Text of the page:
GIC approves health plan changes; MTA opposition will continue

The Group Insurance Commission approved plan design changes on Friday, February 13, that will effectively shift costs for GIC health insurance coverage to subscribers beginning July 1. These changes will mean higher out-of-pocket expenses for hundreds of thousands of Massachusetts workers, retirees and their families. At its next meeting on March 4, the GIC will set premium rates for each of the health plans for the coming fiscal year.

The MTA has vigorously opposed — and will continue to oppose — these plan design changes.

In the past month, MTA members have sent close to 80,000 e-mails to GIC commissioners urging them to reject plan design changes, lobby for a supplemental budget for fiscal 2015 and adopt a budget for fiscal 2016 that fully funds current benefits for subscribers.

Most state employees are enrolled in GIC health insurance coverage, as are municipal workers in 50 communities and regional school districts. Many other public workers and retirees are affected because their cities and towns — while not participating in the GIC — have the ability to shift costs to reflect GIC plan designs.

Friday’s vote resulted from budget shortfalls that are largely due to chronic underfunding by the state, as well as increased claims costs.

The most significant changes approved Friday are:

  • The Tufts Navigator PPO and Harvard Pilgrim Independence PPO plans will be eliminated and replaced with Tufts Navigator POS (Point of Service) and Harvard Pilgrim Independence POS plans. Much like an HMO, a POS plan requires a primary care physician and referrals for specialists. The POS plans also have an out-of-network option similar to PPO plans.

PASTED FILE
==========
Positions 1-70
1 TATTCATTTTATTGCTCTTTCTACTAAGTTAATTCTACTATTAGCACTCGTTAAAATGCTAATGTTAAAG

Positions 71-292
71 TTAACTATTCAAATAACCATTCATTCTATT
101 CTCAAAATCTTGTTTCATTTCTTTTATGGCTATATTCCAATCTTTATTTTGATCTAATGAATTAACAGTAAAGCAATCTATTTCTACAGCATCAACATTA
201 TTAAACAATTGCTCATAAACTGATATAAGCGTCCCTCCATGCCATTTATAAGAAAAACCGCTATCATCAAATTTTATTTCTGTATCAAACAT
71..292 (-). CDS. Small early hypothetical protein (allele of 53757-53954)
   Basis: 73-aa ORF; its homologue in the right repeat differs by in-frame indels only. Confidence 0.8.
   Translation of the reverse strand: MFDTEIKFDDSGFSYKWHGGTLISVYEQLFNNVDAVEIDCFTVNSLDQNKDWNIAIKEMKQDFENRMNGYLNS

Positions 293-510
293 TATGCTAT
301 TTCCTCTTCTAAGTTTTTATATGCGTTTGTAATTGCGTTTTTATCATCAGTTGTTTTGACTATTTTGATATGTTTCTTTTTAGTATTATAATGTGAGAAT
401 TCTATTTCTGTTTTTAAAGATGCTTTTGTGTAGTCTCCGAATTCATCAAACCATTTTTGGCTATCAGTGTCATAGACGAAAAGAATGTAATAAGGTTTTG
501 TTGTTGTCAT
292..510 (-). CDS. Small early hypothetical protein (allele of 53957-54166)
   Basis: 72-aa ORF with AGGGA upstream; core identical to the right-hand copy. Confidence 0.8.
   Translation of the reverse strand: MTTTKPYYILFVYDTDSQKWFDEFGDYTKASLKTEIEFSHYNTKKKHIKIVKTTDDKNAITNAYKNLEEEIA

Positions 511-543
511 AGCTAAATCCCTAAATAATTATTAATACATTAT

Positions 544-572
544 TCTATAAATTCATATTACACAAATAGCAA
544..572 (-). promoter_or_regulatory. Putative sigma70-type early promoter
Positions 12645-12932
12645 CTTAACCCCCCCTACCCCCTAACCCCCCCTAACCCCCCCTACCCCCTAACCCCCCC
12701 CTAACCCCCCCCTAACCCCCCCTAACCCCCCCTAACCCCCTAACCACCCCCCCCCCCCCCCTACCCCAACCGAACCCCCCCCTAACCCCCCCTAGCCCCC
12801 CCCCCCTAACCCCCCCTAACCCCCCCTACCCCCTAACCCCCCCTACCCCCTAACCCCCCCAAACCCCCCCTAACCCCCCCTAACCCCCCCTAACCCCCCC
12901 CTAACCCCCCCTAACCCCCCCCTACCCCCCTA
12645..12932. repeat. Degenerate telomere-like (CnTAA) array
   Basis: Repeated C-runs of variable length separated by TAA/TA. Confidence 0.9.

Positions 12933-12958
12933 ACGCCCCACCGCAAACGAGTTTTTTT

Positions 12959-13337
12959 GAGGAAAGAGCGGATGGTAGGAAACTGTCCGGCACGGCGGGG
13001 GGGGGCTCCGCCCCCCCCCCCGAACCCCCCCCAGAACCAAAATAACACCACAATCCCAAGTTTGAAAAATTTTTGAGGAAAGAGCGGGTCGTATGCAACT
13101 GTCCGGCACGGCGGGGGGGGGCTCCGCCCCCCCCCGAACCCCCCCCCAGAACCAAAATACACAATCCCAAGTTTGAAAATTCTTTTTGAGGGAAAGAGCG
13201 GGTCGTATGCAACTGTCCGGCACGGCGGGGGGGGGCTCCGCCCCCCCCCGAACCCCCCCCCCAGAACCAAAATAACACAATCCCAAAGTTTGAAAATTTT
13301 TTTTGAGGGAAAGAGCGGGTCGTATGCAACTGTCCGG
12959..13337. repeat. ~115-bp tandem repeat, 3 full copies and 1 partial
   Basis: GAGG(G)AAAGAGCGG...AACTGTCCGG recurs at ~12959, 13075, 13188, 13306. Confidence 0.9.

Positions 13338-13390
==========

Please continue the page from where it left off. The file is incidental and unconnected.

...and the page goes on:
• Examples of plan design changes:
    • Deductibles will increase for individuals from $250 to $300 per year and for families from $750 to $900 per year.
    • Co-pays for office visits to specialists will rise from $25/$35/$45 to $30/$60/$90.
    • Outpatient surgery co-pays will increase from $125/$150 per occurrence to $250 per occurrence.
    • Inpatient hospital admissions will increase from $250/$500/$750 to $275/$500/$1,500.
  • Pharmacy co-pays for active and Medicare-eligible subscribers will increase from $10/$25/$50 to $10/$30/$65 for 30-day retail prescriptions and from $20/$50/$110 to $25/$75/$165 for 90-day mail-order prescriptions.

For higher education members: These plan design changes and rate increases affect all higher ed members. Premium percentage splits are set by the governor and the Legislature. The MTA will stay abreast of the state budget process and fight increases to the employee share of premium splits.

For GIC municipal members:  It's likely that the move from PPO plans to POS plans will require bargaining at the local level. Local leaders and their MTA field representatives will be discussing this soon.

For non-GIC municipal members: Under Massachusetts General Law chapter 32B, Sections 21-23, municipalities may change your health insurance plans to reflect GIC health coverage. GIC co-pay and deductible increases may be presented at the local level as changes to your current health plans. Local leaders and their MTA field representatives will be discussing this soon.

The MTA will continue to oppose closing the GIC’s shortfall on the backs of educators, other public employees and retirees. We are actively involved in this situation and will be communicating with you as events unfold. Updates will be posted at massteacher.org/gic.